Untangle tales

In a bid to find better ways to manage her hair, Ahalya and her husband, Mithun Chakkaravarthy G, who is also a curly-haired person, stumbled upon the Curly Girl method (also known as the CG method).

Published: 08th January 2020 06:30 AM  |   Last Updated: 08th January 2020 06:30 AM   |  A+A-

Mithun Chakkaravarthy G (L) Ahalya Kosal Ram (R)  Meghana Sastry

Express News Service

CHENNAI: When it comes to haircare, Ahalya Kosal Ram’s story is one many curly-haired people in India can relate to. While in the US, Ahalya took to straightening her wavy hair, twice a week, every week for three years. But things changed in 2014 after the birth of her first child, when she didn’t have the time or energy to straighten her hair and was also starting to see the damage heat was causing.

In a bid to find better ways to manage her hair, Ahalya and her husband, Mithun Chakkaravarthy G, who is also a curly-haired person, stumbled upon the Curly Girl method (also known as the CG method). “It opened a whole new world for us. Growing up we’ve been doing exactly those things that we are not supposed to do like dry comb your hair, shampooing more often than required and not conditioning enough or not at all,” explains the 32-year-old, who lived for a decade in the US and then moved to Bengaluru last year with her husband.  

While the method worked like magic for the couple, they soon realised that their curly-haired counterparts in India didn’t have the same access to an exclusive range of products meant for their hair type. Eventually, this gave way to Curl Up, a range of sulphate, paraben and silicone-free curl moisturising shampoo, a curl hydrating conditioner and curl defining leave-in cream, which would help Indian curlies with their CG journey.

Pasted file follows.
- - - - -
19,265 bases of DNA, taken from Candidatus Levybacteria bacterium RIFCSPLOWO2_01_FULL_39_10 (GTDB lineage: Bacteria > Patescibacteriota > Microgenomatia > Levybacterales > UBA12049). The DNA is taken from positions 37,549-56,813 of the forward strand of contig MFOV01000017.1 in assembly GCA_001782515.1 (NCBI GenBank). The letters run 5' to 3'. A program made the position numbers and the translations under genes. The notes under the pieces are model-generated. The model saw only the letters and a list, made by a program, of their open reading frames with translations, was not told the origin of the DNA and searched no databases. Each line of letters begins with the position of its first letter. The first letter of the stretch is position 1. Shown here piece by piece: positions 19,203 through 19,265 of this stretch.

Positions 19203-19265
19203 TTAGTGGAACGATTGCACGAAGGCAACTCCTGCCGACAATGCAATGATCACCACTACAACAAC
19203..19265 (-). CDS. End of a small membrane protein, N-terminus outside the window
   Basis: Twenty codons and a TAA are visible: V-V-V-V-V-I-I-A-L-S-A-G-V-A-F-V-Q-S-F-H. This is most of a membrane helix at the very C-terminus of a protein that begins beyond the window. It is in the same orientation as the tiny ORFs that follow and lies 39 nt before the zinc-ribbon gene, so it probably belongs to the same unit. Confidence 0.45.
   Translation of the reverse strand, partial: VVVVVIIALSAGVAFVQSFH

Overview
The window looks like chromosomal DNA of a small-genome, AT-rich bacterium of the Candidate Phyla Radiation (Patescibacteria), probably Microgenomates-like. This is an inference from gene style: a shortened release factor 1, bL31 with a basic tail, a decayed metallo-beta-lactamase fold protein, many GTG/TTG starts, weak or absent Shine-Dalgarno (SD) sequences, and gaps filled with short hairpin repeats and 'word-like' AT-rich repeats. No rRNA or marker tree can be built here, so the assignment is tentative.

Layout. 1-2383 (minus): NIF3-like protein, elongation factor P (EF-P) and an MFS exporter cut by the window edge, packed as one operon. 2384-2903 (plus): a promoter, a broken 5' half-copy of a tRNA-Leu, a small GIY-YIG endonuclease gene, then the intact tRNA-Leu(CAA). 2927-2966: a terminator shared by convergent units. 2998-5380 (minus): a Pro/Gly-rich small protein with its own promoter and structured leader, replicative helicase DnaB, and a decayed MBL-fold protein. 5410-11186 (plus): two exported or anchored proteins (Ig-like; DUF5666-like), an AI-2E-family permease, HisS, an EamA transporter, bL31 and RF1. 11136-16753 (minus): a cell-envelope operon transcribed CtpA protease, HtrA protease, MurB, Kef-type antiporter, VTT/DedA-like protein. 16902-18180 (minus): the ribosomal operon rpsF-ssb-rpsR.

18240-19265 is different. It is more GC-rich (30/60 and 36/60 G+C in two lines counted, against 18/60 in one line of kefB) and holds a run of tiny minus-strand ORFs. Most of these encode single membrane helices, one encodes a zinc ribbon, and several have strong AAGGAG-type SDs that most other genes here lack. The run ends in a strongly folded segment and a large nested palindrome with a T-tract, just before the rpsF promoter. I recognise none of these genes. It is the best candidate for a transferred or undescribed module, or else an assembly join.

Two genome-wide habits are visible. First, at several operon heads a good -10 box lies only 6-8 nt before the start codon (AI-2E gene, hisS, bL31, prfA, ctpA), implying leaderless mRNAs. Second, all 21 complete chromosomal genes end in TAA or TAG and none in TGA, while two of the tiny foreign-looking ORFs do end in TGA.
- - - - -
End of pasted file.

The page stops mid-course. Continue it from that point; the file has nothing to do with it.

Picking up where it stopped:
“The Curly Girl movement began in the US in the early 2000s so they are a market that’s almost two decades ahead of us. Not only do they have a plethora of products available to cater to different curly hair types, the vast majority of people are also very aware about their curl patterns and how to care for them,” explains Chakkaravarthy, who is the CEO and co-founder of the company. Indians, on the other hand, are “painfully lacking when it comes to products catering specifically for our hair type and weather,” he says. 

The idea behind Curl Up was conceptualised in 2015 and took three years of research before materialising as a brand in August in 2019. Both Ahalya and Chakkaravarthy then studied products in the US market to better understand their ingredients and performance, visited curly hair salons in the US and attended conferences to interact with various manufacturers, suppliers and other brand owners. And in order to understand needs of their Indian consumers better, the duo also reached out to hair bloggers here to get an idea of what they were looking for. “Once we had an idea of the products we wanted, we came back to India and dedicated ourselves to formulating the products that we had been looking for our whole lives,” shares Ahalya, co-founder and social media strategist. 

The bootstrapped company offers products starting at `575. Though they deliver across India, Mumbai and Bengaluru have emerged as their top markets. The founders add that men with curly hair too face the same problems of dryness and frizz that women do. “About five per cent of our Instagram followers are men, who reach out to us and use our products. So things are definitely changing and it’s nice to be a part of that change,” shares Chakkaravarthy. For details, visit: letscurlup.com/

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